Development of high friction surface treatment prescreening protocols and an alternative friction application

Thomas Bennert, Robert Blight, Vahid Ganji, Drew Tulanowski, Susan Gresavage

Research output: Chapter in Book/Report/Conference proceedingChapter

4 Scopus citations


The use of high friction surface treatments (HFST) has become increasingly popular to help improve roadway friction properties and reduce the number of lane-departure and breaking-related accidents. Conventional HFST installation consists of applying an epoxy-resin material to an existing roadway surface and ‘‘gluing’’ a hard, highly angular fine aggregate to the roadway surface. When constructed correctly, skid resistance values (SN40) are often measured in the upper 60s and 70s. However, this functional overlay does not come without potential issues. Performance and service life is strongly dependent on the quality of the construction process, as well the quality of the substrate, which is often difficult to assess in situ. The paper summarizes the forensic testing of three HFST installations in New Jersey—one performing well and two showing premature failure. Testing procedures and preliminary criteria for existing asphalt pavement surfaces were developed to address whether or not epoxy-resin HFST is a viable option. Additionally, the paper summarizes the development and forensic testing of a potential alternative to the epoxy-resin based HFST application. This alternative surface, called a high friction chip seal (HFCS), incorporates the same hard, highly angular fine aggregate but using asphalt binder as the ‘‘gluing’’ medium within the chip seal application process. Three different aggregate sources were evaluated using the HFCS application on Rt 68 in New Jersey. Laboratory testing of the aggregates, as well as field measurements of the test sections, were conducted. It was found that HFCS could be a potential alternative for areas where premature HFST failure is a concern.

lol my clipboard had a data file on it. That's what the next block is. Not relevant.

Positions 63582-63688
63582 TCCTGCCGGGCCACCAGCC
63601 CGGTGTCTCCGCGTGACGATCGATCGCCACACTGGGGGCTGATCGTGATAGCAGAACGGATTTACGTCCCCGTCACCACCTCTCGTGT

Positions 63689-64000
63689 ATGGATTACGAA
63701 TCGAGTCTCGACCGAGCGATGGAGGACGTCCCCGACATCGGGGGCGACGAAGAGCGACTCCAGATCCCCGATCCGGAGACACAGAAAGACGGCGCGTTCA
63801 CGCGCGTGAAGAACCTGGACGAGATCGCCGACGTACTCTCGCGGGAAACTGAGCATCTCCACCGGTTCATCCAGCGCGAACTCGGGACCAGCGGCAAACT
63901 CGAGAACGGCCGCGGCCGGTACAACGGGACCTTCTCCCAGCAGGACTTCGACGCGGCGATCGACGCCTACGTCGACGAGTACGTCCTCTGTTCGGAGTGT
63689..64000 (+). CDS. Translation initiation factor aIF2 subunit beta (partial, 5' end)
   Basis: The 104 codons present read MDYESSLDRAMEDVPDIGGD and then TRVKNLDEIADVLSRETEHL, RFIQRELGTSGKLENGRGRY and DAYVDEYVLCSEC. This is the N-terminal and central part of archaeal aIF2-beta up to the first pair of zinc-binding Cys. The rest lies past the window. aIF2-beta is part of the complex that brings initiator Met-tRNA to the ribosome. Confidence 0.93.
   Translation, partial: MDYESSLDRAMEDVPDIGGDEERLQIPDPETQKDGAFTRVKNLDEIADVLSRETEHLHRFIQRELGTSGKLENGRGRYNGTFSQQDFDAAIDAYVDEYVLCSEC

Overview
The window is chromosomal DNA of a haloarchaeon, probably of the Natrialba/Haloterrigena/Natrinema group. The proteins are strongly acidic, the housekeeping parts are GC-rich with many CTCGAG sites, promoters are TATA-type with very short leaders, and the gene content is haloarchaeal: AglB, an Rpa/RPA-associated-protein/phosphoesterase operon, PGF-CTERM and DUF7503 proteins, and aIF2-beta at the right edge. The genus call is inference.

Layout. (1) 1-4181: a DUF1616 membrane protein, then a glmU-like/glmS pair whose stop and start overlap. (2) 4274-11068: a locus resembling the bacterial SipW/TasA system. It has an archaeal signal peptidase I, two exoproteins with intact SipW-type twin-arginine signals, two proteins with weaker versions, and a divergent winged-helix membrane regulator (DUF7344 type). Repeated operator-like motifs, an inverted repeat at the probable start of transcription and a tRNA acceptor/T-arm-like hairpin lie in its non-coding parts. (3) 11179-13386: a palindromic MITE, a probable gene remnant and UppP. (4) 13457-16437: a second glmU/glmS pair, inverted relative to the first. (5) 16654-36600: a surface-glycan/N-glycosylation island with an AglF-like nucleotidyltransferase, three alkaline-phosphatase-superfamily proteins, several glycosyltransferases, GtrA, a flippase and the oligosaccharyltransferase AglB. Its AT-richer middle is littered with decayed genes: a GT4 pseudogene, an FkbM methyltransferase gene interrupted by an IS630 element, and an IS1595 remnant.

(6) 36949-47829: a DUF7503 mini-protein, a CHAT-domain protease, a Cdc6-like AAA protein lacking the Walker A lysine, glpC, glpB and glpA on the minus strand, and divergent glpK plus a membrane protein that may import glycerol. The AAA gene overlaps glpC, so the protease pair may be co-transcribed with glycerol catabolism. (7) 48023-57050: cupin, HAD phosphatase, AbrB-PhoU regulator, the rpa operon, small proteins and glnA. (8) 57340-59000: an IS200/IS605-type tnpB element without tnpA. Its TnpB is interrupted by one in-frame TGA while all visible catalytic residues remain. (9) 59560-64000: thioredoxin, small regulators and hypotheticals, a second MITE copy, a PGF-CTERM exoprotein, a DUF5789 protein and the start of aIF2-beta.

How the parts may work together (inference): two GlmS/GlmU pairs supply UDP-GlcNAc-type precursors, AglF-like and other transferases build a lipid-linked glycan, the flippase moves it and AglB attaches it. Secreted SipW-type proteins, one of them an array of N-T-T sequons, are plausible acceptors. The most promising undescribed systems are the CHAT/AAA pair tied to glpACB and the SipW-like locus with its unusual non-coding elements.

Original languageEnglish (US)
Title of host publicationTransportation Research Record
PublisherSAGE Publications Ltd
Number of pages11
StatePublished - 2021

All Science Journal Classification (ASJC) codes

  • Civil and Structural Engineering
  • Mechanical Engineering


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